Jon Campisi Feb. 12, 2014, 8:32am


A judge has refused to grant summary judgment to the Philadelphia School District and one of its police officers in a case brought by a former student who says the security agent used excessive force when trying to get the plaintiff, who was pregnant at the time, to leave her school’s library.

Theresa Zorbah is suing over claims that school police officer Adrienne Holmes used too much force when trying to remove her from the library at Fels High School in early June 2010.

The plaintiff had obtained permission from her teacher to go to the library to inquire about a service program called City Year.

When she arrived, however, she was told by Holmes, who had been watching over the library at the time, that no students were allowed inside in the room.

From there, the two became embroiled in an altercation, records show.

Following the tussle, Zorbah was taken by Philadelphia police officers to a local police station, where she was booked on charges of aggravated assault, simple assault and recklessly endangering another person.

The charges were later dropped.

Meanwhile, the plaintiff, who was pregnant during the encounter with Holmes, delivered a healthy baby in September 2010.

Zorbah’s lawsuit contains allegations of Fourth Amendment excessive force violations as well as state law claims for assault and battery.

In seeking summary judgment, lawyers for the defendants argued that Zorbah failed to prove her allegation of Fourth Amendment excessive force because her claim does not meet the “shocks the conscience” standard applicable to such claims.

This standard, which is more stringent than the reasonableness standard, requires that the force applied “caused injury so severe, was so disproportionate to the need presented, and was so inspired by malice or sadism rather than merely careless or unwise excess of zeal that it amounted to a brutal and inhume abuse of official power literally shocking to the conscience,” U.S. District Judge Thomas O’Neill noted in his Feb. 10 memorandum.

The judge wrote that summary judgment on the excessive force claim is inappropriate at this stage of the litigation because there is genuine dispute surrounding the circumstances of what actually occurred in the library.

Both sides have offered conflicting statements about the exact nature of the altercation and how it unfolded.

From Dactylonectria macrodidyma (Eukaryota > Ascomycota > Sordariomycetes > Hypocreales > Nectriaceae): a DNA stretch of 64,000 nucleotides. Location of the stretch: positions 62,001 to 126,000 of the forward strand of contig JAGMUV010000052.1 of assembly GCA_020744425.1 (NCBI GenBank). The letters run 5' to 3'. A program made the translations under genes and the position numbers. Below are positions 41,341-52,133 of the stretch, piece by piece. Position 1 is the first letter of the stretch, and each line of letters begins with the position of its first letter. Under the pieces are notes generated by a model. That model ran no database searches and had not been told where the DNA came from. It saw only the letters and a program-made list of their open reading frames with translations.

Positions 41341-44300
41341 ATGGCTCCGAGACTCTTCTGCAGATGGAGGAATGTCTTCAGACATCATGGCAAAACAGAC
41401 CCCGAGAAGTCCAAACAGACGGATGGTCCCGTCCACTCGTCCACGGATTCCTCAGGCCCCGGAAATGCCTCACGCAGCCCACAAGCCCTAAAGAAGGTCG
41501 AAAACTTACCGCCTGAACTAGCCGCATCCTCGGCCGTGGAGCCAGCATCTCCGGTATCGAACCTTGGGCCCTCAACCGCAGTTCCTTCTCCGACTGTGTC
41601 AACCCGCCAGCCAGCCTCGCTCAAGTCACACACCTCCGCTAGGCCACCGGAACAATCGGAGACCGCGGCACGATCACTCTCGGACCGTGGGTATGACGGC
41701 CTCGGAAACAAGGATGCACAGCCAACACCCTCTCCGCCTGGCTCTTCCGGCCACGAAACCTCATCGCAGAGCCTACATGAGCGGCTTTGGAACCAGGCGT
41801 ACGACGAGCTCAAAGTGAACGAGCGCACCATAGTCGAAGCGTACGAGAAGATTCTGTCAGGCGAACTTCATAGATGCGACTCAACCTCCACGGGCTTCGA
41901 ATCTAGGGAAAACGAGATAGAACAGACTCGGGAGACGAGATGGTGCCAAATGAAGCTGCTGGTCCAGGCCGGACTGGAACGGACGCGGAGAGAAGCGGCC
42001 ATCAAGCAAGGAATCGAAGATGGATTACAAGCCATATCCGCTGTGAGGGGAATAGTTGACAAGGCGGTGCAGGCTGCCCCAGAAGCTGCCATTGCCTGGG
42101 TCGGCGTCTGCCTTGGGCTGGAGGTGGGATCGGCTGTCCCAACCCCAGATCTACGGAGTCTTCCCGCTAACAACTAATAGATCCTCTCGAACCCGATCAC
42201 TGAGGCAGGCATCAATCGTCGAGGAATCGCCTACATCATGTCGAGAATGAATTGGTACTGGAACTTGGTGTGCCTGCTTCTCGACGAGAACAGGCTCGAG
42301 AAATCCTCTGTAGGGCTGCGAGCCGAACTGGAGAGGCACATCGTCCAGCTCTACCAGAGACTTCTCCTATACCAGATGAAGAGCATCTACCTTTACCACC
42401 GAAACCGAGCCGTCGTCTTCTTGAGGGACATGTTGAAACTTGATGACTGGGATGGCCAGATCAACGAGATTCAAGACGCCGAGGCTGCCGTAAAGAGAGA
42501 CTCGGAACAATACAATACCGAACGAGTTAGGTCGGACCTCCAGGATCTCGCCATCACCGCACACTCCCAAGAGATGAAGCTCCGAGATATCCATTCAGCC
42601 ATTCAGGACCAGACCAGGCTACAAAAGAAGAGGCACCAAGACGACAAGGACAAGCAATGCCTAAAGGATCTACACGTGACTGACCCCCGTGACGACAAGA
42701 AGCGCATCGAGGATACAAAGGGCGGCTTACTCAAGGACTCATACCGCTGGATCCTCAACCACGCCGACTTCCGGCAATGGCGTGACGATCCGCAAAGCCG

“The dispute of facts regarding the [sic] both parties’ actions, the amount of force Holmes used, and the purpose and duration of the force applied, renders summary judgment inappropriate,” O’Neill wrote.

The judge ruled similarly on Holmes’ motion seeking summary judgment because of qualified immunity.

“In the instant case, I have already found that the facts are in material dispute as whether plaintiff suffered an excessive force injury,” the judge wrote. “Similarly, disputed facts also control the resolution of whether defendant Holmes is entitled to qualified immunity.”

Holmes’ version of the facts indicate she was subject to a “violent student who pushed, clutched her collar and kicked her in order to gain entrance to the library,” and that the officer grabbed the plaintiff’s hair to keep the girl from hurting her any further, the judge noted.

The plaintiff, however, maintains that she was nonviolent and willing to leave the library, and that she had her hair pulled and was bent over her stomach during which the officer allegedly professed indifference to the student’s pregnant condition.

“Viewing the facts in light most favorable to plaintiff, a reasonable jury could believe her version of the incident and conclude that defendant’s use of force was unreasonable in light of the circumstances,” O’Neill wrote. “I will therefore deny defendant Holmes the privilege of qualified immunity at this stage of the proceedings.”

Lastly, the judge refused to grant summary judgment to the defendants on the assault and battery claims, determining that there is enough genuine dispute of material facts to allow those claims to move forward.

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